Eka jIva VAda – I Am Alone: Part II:
The quintessential teaching of Advaita is well encapsulated in the famous half-verse long apopthegm comprising eight words:
jIvah brahmaiva na aparah
(Brahman alone is Real; the world is unreal; and the individual (jIva) is in actual fact non-different from Brahman).
Thus the jIva-brahmaikya vAda (the Doctrine of the Identity of the individual and Brahman) effectively sums up the message of Advaita.
All of us are jIvas. Obviously then, without doubt, we are Brahman.
However, we outdo Brahman, if I may say so, with two additional qualities. These are (i) a delimited size, shape etc. (finitude in dimensions) and (ii) an ID (individual name, lineage etc.).
These two additional qualities make each of us distinct and help us distinguish one from the other. Brahman lacks any such cognizable characteristics. So we cannot point a finger to It and say: ‘that’s what Brahman is like.’ But notice that we cannot miss identifying one character that is common to each and everything that we ever come across. All of the jIvas and also the things simply and undeniably “are” (the equivalent of “to be” in the third person, plural number, as per grammar). So “Beingness” is the common characteristic in all. Thus “Beingness” is universal. Hence “Universal Beingness” (satta sAmAnya) is itself Brahman.
The ensemble of all the jIvas together with all the other things which we identify with a specific name and form such as hills and valleys, space and time, houses and trees is our world (jagat).
I see the world out there situated external to me.
We uquestioningly take it for granted that the “knowing” capacity is vested in a ‘me’ here (within my body) and what is known to me lies outside me. In addition, what is under my control is regarded by me as ‘mine’ and what cannot be manipulated by me is considered as ‘not-mine.’ I create a sense of separation between ‘me’ who knows and what is known (the world). Thus I set myself apart from every other jIva as well as every other object in the world.
And here we come face to face with an inexplicable rub. If some things are not under my control, it would imply that I did not make them. Who then has created them?
There is no way for me to know. So I proceed with the assumption that there has to be an agent for this activity of creation, a creator. I give him the name of Isvara. I console myself that the jagat is the creation of Isvara and hence is beyond my control. Then I broaden it to say that anything and everything outside my control is Isvara sRshTi.
Subsequently, I upend this whole sequence of developments and say that I am a limited jIva born into the jagat which was created by Isvara.
So now I have three things to deal with: jIva – jagat – Isvara.
I am perplexed!
I begin to wonder about the process by which Isvara created the world. That becomes another intangible question for me. It looks like sheer magic. Yes, magic it is, I convince myself, for I cannot decipher any tangible reason.
The Sanskrit word for this is mAyA. Ah, the word itself sounds so captivating, so enthralling, I am lost in it. I surmise that it is mAyA which has given me and every other perceivable thing in the world the two extra traits – a name and a form, thus apparently changing the formless, attributteless, dimensionless Brahman that I truly am.
I conceive mAya to be a ‘magical force’ (shakti) of Isvara.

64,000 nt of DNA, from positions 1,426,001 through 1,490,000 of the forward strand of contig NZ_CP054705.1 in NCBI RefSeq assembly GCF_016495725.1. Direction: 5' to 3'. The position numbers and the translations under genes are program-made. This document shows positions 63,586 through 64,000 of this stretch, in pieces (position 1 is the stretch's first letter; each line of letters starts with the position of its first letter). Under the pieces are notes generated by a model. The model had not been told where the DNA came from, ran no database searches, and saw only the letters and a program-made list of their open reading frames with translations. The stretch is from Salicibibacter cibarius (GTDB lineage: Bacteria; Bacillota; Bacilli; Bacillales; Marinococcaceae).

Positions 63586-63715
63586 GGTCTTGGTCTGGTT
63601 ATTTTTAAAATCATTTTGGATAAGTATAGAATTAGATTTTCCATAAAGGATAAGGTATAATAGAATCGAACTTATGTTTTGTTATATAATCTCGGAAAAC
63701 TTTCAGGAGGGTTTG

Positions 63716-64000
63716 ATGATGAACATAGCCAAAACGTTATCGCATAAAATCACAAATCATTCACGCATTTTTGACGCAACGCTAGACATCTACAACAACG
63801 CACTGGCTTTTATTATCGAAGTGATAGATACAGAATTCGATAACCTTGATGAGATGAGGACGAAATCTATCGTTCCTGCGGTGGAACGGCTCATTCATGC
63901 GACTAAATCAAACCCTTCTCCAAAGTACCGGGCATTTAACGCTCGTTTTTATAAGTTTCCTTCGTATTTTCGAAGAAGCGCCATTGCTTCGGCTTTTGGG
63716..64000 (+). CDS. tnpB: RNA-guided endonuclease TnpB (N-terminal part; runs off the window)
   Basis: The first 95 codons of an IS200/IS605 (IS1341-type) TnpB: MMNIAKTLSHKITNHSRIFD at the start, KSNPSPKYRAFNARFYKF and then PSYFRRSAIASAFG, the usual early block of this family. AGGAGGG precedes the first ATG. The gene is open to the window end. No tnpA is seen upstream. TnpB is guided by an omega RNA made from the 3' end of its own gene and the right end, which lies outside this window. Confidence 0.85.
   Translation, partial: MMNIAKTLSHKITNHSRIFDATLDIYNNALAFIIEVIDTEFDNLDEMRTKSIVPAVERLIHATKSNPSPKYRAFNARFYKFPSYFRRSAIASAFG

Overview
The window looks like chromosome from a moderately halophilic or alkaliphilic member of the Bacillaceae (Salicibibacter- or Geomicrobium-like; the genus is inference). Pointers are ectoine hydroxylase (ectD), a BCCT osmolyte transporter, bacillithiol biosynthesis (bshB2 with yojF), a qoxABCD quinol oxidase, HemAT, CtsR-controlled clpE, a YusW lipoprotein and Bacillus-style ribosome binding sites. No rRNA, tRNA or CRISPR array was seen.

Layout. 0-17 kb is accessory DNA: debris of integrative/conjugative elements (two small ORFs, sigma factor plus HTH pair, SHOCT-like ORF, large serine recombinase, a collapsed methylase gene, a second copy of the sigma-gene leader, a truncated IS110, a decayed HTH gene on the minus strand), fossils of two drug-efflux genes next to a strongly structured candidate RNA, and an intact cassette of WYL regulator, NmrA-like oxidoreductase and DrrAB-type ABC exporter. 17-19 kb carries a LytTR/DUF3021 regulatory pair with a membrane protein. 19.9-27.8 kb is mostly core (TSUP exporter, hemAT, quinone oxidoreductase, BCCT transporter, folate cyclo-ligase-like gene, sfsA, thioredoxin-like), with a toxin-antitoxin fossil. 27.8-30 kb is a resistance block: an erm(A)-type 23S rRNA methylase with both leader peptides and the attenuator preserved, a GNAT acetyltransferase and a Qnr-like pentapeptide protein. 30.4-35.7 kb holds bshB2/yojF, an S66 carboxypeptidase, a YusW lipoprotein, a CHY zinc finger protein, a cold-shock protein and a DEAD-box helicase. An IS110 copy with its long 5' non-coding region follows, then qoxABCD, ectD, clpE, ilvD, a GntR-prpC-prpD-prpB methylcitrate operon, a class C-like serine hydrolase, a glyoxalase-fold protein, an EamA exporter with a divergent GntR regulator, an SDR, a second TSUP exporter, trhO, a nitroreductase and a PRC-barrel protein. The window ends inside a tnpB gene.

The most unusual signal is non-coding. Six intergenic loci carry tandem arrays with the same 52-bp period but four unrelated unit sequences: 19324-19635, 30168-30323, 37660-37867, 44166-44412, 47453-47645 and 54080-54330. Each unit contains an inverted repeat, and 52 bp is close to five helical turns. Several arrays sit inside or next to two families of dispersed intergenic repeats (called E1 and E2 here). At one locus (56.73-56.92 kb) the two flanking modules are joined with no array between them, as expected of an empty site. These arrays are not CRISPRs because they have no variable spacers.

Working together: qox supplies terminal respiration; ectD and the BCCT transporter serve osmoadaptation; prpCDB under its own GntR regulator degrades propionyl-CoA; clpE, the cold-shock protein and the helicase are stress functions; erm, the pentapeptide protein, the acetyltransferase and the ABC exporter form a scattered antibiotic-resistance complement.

Being totally immersed in this imaginary story I weave around myself, I ascribe two powers to mAyA – I believe that it is because of its power that I forget who really I am. I give a name to this power. I call it ‘concealing’ power (AvaraNa shakti). All the things that I perceive to be outside me, I believe, are due to what I name as its ‘projecting’ power (vikshepa shakti). I play the ‘victim’ role. That gives me a window of escape from accepting responsibility. It is all mAyA’s projection that I see and it is mAyA that conceals the Truth from me.
I find both Isvara and his indescribable power, mAyA, are completely beyond my control. I feel very subordinate to them and much subjugated. So I begin to glorify them. I deify them. I believe I am born into a jagat already created by Isvara and I think I experience a world.
I take the world to be ‘real’, my reality being defined by me as that which is experienced by me through my senses and mind. The sensory signals perceived by me (= sensations) are given a meaning, a physicality and solidity by my mind thereby further consolidating my belief in a pre-existing world into which I am born.
This, in gist, is the sRshTi – dRshti vAda.
Ramesam: Yours is a clear and succinct description of the sishtri doctrine of creation, which, I think, could be arrived at, step by step, by a phenomenological analysis (comprising both the successive steps and the complete picture). A religionist, I think, would find this description somewhat aseptic, but your intention, evidently, is to give the outline of a creation myth or story, nothing else.
A believer or religious person would like to see, no doubt, the fundamental aspect of love (that of the way of bhakti, which includes pious renunciation) brought in.
Would you say that that doctrine is closer to the way of love than the doctrine of drishti-sishtri vada? Fear, and the escape from freedom and responsibility, are not a good basis for a spiritual and fulfilling life.
Thank you Martin for the kind words.
You have made a reference to love and devotion (bhakti) – both are very significant issues for any spiritual practitioner. But because of this very fact, these words have acquired a heavy load of baggage, each person ascribing to them a meaning in his/her own way. The Advaitic understanding of these terms vastly differs from what one means in common parlance.
Hence please permit me to respond to the points made by you in a subsequent Post of mine.